Detailed Observations

Roslindale Square to Grew Avenue

  • Sight lines at the Poplar/Washington intersection should be improved – consider tightening the southeastern corner and prevent illegal parking in the crosswalk.
  • Review the signal phasing and timing at the Poplar/Washington intersection to maximize the clarity for all intersection users and to maximize pedestrian crossing times.
  • Adjust the single crosswalk at Florence Street to straighten and shorten the crossing distance. This will likely require some reconstruction to modify drainage and add curb ramps or raise this crosswalk – this intersection is adjacent to the senior housing at Roslindale House and is therefore especially important Adding a center stripe between Sycamore and Canterbury would provide a visual cue about lane width and help to slow traffic. It would also signal to drivers that there may be oncoming traffic and encourage them to keep to the right.
  • Tightening the corners at Augustus Avenue, Sherman Street, Delano Park, Hillburn Street, and Canterbury Street would substantially slow vehicular traffic and shorten crossing distances.
  • Speed humps, placed at appropriate intervals between intersections, should be considered for the entire length of this section of Poplar.
  • Specific concerns were raised by participants about poor visibility at several intersections, including the Hillburn/Poplar intersection (described as a “complete blindspot”) looking toward Canterbury, which makes taking a left from Hilburn onto Poplar a very dangerous proposition, and, in the participant’s own experience, creates near head-on crashes several times a day, and the Brown/Poplar intersection, where the street narrows considerably and the sidewalk, which sees heavy use, is quite narrow as well.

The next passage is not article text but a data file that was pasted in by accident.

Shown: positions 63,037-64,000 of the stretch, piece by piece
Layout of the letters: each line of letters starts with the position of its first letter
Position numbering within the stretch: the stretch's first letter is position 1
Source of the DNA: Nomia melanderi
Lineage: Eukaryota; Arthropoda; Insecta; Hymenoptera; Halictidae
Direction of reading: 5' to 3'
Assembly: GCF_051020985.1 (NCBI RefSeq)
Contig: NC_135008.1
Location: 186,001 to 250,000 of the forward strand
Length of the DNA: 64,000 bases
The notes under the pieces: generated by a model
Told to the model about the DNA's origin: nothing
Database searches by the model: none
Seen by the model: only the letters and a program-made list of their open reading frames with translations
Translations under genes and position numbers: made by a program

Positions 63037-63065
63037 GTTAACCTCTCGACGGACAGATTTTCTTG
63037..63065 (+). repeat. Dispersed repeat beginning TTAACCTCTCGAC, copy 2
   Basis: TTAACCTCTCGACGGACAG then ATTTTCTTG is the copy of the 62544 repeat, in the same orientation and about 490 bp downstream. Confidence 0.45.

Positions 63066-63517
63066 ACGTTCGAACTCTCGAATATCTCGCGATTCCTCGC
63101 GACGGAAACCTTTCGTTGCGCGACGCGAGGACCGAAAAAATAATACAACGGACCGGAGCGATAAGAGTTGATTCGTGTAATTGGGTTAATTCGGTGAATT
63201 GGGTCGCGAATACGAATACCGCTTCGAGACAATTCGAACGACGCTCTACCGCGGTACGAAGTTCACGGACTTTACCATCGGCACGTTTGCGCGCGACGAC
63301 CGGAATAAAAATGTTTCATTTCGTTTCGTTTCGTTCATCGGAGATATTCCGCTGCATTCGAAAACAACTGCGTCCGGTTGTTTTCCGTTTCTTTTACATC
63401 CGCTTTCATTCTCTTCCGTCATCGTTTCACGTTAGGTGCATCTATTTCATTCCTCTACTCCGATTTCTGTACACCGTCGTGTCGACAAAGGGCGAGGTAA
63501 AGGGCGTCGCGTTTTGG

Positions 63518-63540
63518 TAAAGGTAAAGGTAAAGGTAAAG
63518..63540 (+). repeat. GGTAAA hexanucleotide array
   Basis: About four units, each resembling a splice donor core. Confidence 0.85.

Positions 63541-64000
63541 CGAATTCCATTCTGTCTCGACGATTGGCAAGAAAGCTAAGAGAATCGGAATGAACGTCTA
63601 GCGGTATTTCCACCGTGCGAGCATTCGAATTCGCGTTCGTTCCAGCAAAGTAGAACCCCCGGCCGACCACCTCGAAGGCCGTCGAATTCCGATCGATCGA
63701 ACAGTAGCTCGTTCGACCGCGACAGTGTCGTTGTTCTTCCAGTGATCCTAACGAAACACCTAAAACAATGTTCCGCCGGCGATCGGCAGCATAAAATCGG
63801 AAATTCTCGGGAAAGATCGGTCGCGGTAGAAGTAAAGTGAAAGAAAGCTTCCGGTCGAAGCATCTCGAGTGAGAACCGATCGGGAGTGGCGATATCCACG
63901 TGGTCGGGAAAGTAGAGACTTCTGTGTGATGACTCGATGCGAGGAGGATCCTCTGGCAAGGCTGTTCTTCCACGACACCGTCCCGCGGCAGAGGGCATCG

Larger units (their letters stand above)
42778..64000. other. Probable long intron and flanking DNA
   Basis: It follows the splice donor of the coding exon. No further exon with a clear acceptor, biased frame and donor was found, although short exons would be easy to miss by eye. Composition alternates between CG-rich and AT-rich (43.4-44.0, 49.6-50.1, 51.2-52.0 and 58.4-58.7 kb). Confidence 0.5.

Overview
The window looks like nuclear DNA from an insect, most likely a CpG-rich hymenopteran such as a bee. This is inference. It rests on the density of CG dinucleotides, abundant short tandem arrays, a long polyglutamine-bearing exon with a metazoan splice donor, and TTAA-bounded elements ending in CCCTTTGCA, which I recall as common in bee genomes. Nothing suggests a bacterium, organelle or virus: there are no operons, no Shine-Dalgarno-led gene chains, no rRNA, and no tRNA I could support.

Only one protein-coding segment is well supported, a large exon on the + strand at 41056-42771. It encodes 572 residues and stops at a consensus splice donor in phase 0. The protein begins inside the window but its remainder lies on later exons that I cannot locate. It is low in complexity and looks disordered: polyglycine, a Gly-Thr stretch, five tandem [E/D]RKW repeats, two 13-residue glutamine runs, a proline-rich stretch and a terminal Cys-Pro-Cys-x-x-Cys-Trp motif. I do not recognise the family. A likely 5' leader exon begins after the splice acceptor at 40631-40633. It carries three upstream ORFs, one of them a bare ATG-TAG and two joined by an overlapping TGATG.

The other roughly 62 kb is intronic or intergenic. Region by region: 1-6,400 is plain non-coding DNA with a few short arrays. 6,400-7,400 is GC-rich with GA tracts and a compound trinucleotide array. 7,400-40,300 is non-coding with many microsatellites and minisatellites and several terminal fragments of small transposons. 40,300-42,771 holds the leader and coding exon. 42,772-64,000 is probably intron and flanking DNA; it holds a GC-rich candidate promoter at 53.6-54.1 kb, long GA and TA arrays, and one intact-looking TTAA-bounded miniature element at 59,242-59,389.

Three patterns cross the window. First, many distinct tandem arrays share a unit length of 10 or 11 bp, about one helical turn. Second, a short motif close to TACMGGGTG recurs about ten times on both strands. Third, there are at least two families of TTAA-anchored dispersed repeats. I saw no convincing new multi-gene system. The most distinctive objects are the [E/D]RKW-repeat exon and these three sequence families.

• The WALK light timing and phasing at Poplar/Canterbury should be reviewed and adjusted to better serve pedestrians.

Area near Conley Elementary School

Poplar after Canterbury (the hilly part) – This street is wide, encouraging people to drive much faster than the 25 mph speed limit, both uphill and downhill. Parked cars help to calm traffic, though on this stretch people tend to park partly on the sidewalk (to protect against being hit by the speeding drivers). Any changes to the street (narrowing, fog lines which leave a parking lane, speed tables) that will reduce speed would be useful and should be considered.

There was much discussion about the Conley School dropoff issues, for which a separate follow-on discussion among parents, school staff, and BTD staff is needed. One potential nearby example to consider is the allowance of resident-only vehicular access now in place on Basile Street for pick-up and drop-off periods at the Sumner School.

Several observations and suggestions were made about bike facilities that could be explored when design of Poplar Street safety improvements are undertaken:

  • On Poplar between Washington and Sycamore (the part that’s one-way), parking should be moved over to the right hand side, and a contraflow bike lane installed on the left (similar to the recently installed and well-received lane on Mt. Hope Street in eastern Roslindale).
  • This might reduce the illegal parking near Washington St. since the most desirable spots (next to PS Gourmet, which could be posted for 10 or 15 minutes) would be legal, and if people parked in the bike lane it would be more obvious that it’s not permitted.
  • This would provide a much better bike connection than “right on Sycamore, left on Cummins, and figure out what the heck to do when you get to the light at Washington” as described by one walk participant.